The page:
Having served the world as a manufacturing base for decades, is China still competitive for manufacturers? A number of factors indicate that its competitive lead will be chipped away, not least if the renminbi is allowed to appreciate against the U.S. dollar and costs rise. Some experts predict that low-value-added exporters may be driven elsewhere while manufacturers of high-value-added, complex products for domestic consumption will face even stiffer competition to thrive. Against this backdrop, as a new survey suggests, manufacturers in China are learning quickly about staying competitive in this ever-shifting landscape.


It certainly doesn’t help matters much that there’s uncertainty and tensions brewing on a number of fronts. Among the foreign IT industry, for example, the ugly exchange between Google and China, and a new rule that stipulates sellers of high-tech goods must contain Chinese intellectual property as part of an “indigenous innovation” campaign, have rattled nerves.


Yet despite all this, experts say there’s much that’s working in China’s favor. Costs are still low and the skills level is high. Meanwhile, the pent-up demand of a potentially huge domestic market combined with improving IT, infrastructure and regulatory regimes all put China well ahead of other low-cost countries.


While the recent announcement of China’s first trade deficit since 2004 makes it unlikely that the renminbi will be allowed to appreciate against the U.S. dollar much soon, March’s $7.24 billion deficit is also a sign of the fast expansion of China’s domestic market. The auto sector, for example, was up 170% in March from the previous month.


China‘s burgeoning domestic market is indeed a very important allure for many firms, according to the latest China Manufacturing Competitiveness Study published by the American Chamber of Commerce (AmCham) and management consultants at Booz & Company. More than 80% of 202 manufacturers surveyed said their primary motive for being in China is to provide products for the Chinese marketplace, up from 71% two years ago.


While booming local markets are key, there are other reasons for China’s appeal, including political stability. A couple of years ago, companies were hedging their bets and adopted a “China plus one” strategy, so that they set up operations in China and in one other nearby country. Many chose Thailand as the second country and the current strife is bad news for businesses there.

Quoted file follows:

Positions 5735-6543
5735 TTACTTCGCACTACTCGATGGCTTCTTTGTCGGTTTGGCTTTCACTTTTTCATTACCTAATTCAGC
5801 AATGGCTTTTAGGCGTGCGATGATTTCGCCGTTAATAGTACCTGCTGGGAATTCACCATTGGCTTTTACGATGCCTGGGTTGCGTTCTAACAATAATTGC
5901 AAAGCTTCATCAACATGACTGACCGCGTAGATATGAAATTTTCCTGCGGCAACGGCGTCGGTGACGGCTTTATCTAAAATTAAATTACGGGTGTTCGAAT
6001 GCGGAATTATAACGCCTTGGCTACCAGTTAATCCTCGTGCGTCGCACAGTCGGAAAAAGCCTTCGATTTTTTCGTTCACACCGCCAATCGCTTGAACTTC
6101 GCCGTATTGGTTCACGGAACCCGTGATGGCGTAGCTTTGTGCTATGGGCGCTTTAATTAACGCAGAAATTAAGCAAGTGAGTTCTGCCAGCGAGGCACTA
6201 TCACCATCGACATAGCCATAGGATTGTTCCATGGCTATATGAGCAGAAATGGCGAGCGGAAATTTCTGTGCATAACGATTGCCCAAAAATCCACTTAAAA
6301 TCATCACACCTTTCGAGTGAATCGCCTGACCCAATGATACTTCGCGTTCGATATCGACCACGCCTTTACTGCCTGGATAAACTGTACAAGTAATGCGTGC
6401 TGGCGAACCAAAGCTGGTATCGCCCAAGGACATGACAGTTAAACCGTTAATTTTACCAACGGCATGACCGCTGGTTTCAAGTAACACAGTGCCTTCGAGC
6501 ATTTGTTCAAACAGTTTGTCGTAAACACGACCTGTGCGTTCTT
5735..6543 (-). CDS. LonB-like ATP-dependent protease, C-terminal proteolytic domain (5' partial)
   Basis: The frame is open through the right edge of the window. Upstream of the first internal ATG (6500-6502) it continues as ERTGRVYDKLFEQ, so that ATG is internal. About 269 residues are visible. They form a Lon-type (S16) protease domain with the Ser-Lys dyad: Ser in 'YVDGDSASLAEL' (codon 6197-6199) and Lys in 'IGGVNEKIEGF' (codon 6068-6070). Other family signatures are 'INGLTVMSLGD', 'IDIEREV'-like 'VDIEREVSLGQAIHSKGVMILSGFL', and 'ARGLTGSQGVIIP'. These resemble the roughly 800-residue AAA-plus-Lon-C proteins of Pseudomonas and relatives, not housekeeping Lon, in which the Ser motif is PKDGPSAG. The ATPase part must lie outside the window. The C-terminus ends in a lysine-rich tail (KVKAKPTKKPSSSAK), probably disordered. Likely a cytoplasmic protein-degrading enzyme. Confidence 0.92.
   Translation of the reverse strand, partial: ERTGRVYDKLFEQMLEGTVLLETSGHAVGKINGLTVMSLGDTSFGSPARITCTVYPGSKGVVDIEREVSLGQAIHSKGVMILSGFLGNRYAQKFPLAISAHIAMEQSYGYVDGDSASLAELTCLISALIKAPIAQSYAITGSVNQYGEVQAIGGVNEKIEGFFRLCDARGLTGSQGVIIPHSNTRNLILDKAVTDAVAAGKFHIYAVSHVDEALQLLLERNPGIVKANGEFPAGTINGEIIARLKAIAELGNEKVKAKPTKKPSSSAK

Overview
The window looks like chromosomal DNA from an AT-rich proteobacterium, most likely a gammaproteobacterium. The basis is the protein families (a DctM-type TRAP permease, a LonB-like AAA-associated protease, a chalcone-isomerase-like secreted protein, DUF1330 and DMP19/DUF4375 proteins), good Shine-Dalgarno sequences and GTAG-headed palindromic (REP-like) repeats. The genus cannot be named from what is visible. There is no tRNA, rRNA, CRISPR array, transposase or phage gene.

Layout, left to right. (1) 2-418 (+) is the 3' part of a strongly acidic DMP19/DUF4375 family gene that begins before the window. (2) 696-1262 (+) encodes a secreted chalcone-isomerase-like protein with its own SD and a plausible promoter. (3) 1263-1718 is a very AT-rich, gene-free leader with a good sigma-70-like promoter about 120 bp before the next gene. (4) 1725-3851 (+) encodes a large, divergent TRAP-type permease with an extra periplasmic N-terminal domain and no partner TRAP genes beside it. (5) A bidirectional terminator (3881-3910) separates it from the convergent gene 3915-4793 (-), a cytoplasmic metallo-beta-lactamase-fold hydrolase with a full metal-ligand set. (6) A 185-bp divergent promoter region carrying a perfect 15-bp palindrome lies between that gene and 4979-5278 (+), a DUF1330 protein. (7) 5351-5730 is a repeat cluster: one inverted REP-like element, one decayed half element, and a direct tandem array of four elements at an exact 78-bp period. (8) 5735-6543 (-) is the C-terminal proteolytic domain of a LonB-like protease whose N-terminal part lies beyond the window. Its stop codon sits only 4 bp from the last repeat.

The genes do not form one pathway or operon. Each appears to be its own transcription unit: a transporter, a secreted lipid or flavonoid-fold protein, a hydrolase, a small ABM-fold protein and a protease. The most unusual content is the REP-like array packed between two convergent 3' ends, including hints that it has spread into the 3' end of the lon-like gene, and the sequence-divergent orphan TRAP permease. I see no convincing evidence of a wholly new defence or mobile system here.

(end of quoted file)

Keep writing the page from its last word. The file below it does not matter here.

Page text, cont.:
The stable currency has also been helpful, adding an element of predictability to budgeting and keeping costs down. Two years ago, the AmCham study found that the rising RMB was the most serious worry for the companies surveyed, but since then government policy has calmed those fears. The AmCham study also notes that “although factories in China are generally still in the early stages of implementing innovative manufacturing practices, these lean techniques and processes are even less prevalent in surrounding low-cost countries.”


Lian Hoon Lim, partner and manufacturing expert at AT Kearney consultants, says companies are benefitting from what he calls “the cluster effect,” The big three clusters in China are the Yangtze River Delta region around Shanghai, the Pearl River Delta region running from Hong Kong to Guangzhou, and the region around Beijing and its neighbor Tianjin. In these areas companies have access to a  “skilled labor, an experienced local managerial workforce, material and component supply, and good infrastructure,” says Lim. “If you took those four factors and looked at the countries in Asia, including in the subcontinent, you would find that quite a lot of them lack one or more of these four points.”


People Power


Yet China continues to grapple with one of its trickiest growth challenges: Attracting and retaining top employees. The drop in global demand for exports from China during the economic crisis meant layoffs and a softened labor market. But by the end of 2009, as China’s economy re-accelerated, labor was again in short supply. In the fourth quarter of 2009, labor demand growth in major cities outpaced supply for the first time since the second quarter of 2008, according to JP Morgan Global Watch Data. As a result, manufacturers have had to hike wages to attract workers.


“The increasing costs and tightened labor market are driving companies to consider other options for their lower cost, export-driven operations,” observes Stephen Li, a principal at Booz.